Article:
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The Newbury Coat

The Newbury Coat

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The Newbury Coat

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  1. The Newbury Coat A sheep’s coat at sunrise, a man’s coat at sunset!

  2. This photo shows part of Greenham Mill. In 1811, it was owned by a man called John Coxeter. There were many mills in the Greenham area and they provided hundreds of jobs for local people. John Coxeter was very proud of his mill and the new cloth making machinery that it had.

  3. One day in 1811, John boasted . . . "So great are the improvements in machinery I have introduced into my mill, that I bet I could turn wool from the back of a sheep into a completed coat between sunrise and sunset of a summer’s day!" Impossible! it can't be done! how could this be possible?

  4. This claim was heard by a rich man called Sir John Throckmorton, would owned a large house called Buckland House in Berkshire. He had a fine flock of Southdown Sheep on his estate. Image from: He bet 1000 guineas that the wool taken from his flock in the morning could be turned into a coat for him to wear that same evening!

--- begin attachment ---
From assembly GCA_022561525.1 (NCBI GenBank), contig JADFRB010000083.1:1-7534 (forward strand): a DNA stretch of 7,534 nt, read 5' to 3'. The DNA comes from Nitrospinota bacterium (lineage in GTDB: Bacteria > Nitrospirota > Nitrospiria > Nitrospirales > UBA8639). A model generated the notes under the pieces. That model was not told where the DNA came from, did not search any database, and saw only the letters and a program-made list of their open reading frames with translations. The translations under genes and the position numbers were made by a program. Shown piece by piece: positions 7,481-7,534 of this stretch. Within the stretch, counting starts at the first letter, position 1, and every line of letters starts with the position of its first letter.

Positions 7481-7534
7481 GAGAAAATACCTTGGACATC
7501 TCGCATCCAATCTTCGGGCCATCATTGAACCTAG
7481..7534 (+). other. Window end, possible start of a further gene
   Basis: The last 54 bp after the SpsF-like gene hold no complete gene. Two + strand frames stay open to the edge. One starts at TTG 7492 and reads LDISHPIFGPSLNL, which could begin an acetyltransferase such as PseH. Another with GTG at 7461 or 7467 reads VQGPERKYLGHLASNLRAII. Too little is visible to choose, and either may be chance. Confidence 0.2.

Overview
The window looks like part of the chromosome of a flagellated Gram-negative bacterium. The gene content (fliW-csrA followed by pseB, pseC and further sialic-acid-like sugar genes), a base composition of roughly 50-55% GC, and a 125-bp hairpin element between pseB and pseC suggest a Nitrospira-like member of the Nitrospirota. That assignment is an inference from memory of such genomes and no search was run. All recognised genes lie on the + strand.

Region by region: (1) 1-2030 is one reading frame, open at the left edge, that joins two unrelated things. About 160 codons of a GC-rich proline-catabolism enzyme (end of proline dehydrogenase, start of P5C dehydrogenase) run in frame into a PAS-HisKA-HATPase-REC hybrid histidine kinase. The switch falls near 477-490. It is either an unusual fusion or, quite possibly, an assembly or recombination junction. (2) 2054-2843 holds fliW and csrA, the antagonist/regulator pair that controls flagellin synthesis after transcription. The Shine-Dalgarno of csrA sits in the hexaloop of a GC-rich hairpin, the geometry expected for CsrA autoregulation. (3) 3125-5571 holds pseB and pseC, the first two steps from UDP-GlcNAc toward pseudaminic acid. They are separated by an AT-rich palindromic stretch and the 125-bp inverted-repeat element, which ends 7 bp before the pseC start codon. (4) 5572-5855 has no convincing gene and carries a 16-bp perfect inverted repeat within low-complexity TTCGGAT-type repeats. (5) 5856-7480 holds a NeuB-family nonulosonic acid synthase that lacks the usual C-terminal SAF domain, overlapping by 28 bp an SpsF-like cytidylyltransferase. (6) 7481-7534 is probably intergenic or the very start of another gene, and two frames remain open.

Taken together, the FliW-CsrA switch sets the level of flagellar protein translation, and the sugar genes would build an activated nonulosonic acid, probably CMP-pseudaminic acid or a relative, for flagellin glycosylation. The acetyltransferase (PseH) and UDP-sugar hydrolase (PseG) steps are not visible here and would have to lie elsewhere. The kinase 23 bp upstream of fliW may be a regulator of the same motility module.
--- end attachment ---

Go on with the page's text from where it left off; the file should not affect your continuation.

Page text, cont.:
5. At 5 o’clock on the morning of 25th June 1811, Throckmorton’s shepherd delivered two of his finest Southdown Sheep to the Greenham Mill, where he sheared them. John Coxeter watches anxiously! John Throckmorton is measured by tailors for his new coat Here is the sheep being shorn

  6. Once shorn, the wool from the sheep was washed, treated and spun. You can see the loom in the picture below, where the wool was woven into cloth for the coat. The loom Spinning wheels

  7. By four o’clock in the afternoon, the cloth arrived at the tailors, ready to be made into the coat for Mr Throckmorton. For the next few hours, the tailors worked hard and at 6.20pm, Mr Coxeter presented the coat to John Throckmorton. By now, over 5000 people had gathered and Throckmorton went out to them, wearing the coat!

  8. There was much celebration as the coat had been completed in just… 13 hours & 20 mins! 13 hours & 20 mins! In front of the thousands of people who had gathered to watch the event, Throckmorton sat down and ate a meal of roast lamb…. eating the same sheep that had provided the wool for the coat!

  9. On September 21st, 1991, a second identical Newbury Coat was produced in exactly the same way, but beating the previously set record by a whole hour. The second Newbury Coat can now be seen in the West Berkshire Museum in Newbury. The original is now on display at the Throckmorton’s Warwickshire home of Coughton Court. This is the grandson of John Coxeter, wearing the Newbury Coat